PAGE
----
Cries of callous mockery and disdain fill the streets
With us against them crawling through every corner
Thorns and claws that push away voices into nothingness
Cold shadows drawing near in every step, although

The rays would arise and bring forth more light
Crimson walls crumble down to build a vast bridge
Muted voices will turn to laughter and bliss
As a mosaic spirits of culture merge into harmony

Flying away from a land they have long-called home
Stepping into uncertainty while planting a new life
Paving brick-paths for the younger ones
While they open doors into daylight

“Oh, How I miss”

The taho vendor singing the morning as he carries buckets ‘round the streets
The pitter-patter of children skipping on the rain-soaked pavements
The chatter of neighbors as they greet each other with plates of home-cooked dishes
The chapel air infused with the sweet sampaguita and the musky burn of votive candles

The motley of bright hues floating about as festival music fills the warm air
The close-packed jeepneys flying through the bustling streets of Cubao
The layers of colorful rice cakes laid atop hand-woven trays
The afternoon spent spread on cushions of green grass as the golden sun settles down

“For Better, For Worse”

Buttered toasts and crackling bacon sway through the room
The hum of grinding coffee beans lifts up his eyelids
His wife’s laughter echoes the ringing of the church bells
She cradles his face like a fragile cup of tea
He traces the auburn curls stumbling down her shoulders
Her kiss drifts through the air like the last verse of their vows
Whispers arrive, knocking at their front porch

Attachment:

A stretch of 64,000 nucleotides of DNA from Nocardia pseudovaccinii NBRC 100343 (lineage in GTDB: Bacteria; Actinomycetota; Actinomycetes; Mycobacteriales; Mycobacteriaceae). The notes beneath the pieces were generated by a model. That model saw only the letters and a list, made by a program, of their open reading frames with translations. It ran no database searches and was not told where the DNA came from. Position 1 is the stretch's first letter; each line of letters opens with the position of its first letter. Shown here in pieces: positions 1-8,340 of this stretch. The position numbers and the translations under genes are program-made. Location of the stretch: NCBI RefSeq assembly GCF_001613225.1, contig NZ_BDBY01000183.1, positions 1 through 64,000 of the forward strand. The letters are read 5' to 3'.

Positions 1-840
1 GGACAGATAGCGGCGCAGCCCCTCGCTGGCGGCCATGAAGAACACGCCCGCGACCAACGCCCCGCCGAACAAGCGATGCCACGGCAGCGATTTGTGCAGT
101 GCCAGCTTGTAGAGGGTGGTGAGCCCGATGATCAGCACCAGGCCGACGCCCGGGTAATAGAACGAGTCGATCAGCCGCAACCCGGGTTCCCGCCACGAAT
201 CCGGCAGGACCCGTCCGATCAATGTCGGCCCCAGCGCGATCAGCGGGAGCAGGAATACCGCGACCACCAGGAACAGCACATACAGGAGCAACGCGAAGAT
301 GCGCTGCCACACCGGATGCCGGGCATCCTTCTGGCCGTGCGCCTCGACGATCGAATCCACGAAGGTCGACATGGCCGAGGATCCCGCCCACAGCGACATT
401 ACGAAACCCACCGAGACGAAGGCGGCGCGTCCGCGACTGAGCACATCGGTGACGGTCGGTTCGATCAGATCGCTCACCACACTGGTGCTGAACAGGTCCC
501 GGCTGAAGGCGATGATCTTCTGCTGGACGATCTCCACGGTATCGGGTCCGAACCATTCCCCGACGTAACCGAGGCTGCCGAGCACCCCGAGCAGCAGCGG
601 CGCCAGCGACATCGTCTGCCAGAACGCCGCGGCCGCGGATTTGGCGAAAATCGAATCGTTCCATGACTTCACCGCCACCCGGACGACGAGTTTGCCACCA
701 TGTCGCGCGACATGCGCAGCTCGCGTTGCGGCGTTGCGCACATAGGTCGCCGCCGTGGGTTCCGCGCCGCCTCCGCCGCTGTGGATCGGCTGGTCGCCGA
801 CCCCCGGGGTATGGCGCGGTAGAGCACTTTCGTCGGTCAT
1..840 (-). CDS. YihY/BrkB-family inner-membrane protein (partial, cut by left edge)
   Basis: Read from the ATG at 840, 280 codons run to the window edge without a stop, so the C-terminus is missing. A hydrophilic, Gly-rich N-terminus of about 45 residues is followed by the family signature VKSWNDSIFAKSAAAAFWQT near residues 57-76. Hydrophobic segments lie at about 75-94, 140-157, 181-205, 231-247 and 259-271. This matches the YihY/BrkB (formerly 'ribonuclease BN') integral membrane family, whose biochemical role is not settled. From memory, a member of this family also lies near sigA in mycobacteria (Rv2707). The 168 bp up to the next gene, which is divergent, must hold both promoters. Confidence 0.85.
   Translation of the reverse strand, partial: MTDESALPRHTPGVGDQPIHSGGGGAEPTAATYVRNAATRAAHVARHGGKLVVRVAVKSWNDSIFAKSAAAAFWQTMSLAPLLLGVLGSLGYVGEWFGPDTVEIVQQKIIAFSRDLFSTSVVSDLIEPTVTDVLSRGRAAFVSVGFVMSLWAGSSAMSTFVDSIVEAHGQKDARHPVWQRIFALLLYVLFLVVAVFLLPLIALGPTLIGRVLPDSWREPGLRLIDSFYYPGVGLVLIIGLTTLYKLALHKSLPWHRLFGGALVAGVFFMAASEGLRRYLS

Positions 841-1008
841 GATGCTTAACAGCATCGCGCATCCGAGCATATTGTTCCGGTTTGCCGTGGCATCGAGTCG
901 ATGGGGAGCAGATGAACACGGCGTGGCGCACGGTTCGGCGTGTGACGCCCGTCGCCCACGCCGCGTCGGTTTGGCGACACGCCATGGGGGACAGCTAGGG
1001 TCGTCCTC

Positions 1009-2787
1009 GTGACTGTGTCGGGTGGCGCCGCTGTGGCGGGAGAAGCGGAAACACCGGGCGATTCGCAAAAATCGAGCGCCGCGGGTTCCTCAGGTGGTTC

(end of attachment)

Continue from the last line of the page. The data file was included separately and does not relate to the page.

Her office hours turned into days of confusion
Scarlet wine stains the curve of her lips as she grins
He searches the depth of her beady eyes for answers
Her touch grows cold, waiting for another man’s warmth
Yet, he continues to tie together each shred of his trust

He awakens by the tap of her heels against the floorboards
Dawn rises as she climbs onto their bed, silence fills the gap
He stares at the band embraced tight around his finger
Burned underneath: Always and Forever

Poems by Melanie Lau

“so quiet”

i don’t know what you’ve never told me i learn
my grandmother’s name on her gravestone

stones sit as grave and silent as a lifetime
memory serves me the slim pickings of a story

half a history is swallowed by the time i’m 20 i
want to retrace your diaspora across the Pacific

but a clean death leaves no traces of a life
i fear so much about having no one

i fear so much about having only myself
my quiet has never been quiet like yours

my quiet is magma—virulent, roiling red the
very core of my story is molten and buried

your love is too buried to even be heard
i don’t know what you’ve never told

“外婆 – Mom’s Mother (Passing Away in Four Stages)”

stage I – warning